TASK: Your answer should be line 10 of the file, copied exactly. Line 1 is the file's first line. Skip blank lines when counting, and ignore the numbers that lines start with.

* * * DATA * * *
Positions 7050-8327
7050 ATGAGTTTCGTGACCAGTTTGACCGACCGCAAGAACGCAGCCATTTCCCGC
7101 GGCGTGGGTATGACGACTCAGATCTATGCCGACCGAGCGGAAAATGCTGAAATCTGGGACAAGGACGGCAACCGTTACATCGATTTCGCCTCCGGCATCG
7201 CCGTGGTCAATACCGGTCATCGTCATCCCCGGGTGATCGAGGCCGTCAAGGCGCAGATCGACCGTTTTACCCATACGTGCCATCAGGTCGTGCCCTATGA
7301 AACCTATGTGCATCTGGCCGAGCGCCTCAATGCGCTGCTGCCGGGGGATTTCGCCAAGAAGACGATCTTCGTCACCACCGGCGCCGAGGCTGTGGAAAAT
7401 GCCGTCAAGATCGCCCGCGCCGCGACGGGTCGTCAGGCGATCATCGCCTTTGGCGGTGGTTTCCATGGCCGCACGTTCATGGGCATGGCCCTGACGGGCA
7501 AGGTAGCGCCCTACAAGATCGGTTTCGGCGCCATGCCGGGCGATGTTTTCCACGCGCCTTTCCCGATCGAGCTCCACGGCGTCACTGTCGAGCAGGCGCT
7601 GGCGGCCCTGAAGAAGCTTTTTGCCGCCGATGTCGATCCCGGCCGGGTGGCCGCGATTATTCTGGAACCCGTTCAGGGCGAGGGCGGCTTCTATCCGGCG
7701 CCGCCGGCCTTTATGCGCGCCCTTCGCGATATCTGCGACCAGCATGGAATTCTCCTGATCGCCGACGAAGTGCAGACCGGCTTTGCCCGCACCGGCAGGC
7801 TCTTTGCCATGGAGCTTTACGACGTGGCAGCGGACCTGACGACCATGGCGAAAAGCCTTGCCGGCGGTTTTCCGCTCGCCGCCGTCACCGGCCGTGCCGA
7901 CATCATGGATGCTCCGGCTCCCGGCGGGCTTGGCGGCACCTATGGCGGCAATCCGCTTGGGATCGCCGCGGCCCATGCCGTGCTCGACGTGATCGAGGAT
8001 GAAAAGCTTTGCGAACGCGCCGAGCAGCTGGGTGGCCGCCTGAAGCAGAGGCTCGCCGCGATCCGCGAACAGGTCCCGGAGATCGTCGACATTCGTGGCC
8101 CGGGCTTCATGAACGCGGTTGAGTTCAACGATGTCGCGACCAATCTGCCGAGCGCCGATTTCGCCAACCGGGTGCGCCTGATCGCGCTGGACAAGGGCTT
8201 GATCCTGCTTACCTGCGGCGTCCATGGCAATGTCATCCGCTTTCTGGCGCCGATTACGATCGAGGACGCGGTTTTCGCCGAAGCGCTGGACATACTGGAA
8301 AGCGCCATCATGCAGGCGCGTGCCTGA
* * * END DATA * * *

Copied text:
7801 TCTTTGCCATGGAGCTTTACGACGTGGCAGCGGACCTGACGACCATGGCGAAAAGCCTTGCCGGCGGTTTTCCGCTCGCCGCCGTCACCGGCCGTGCCGA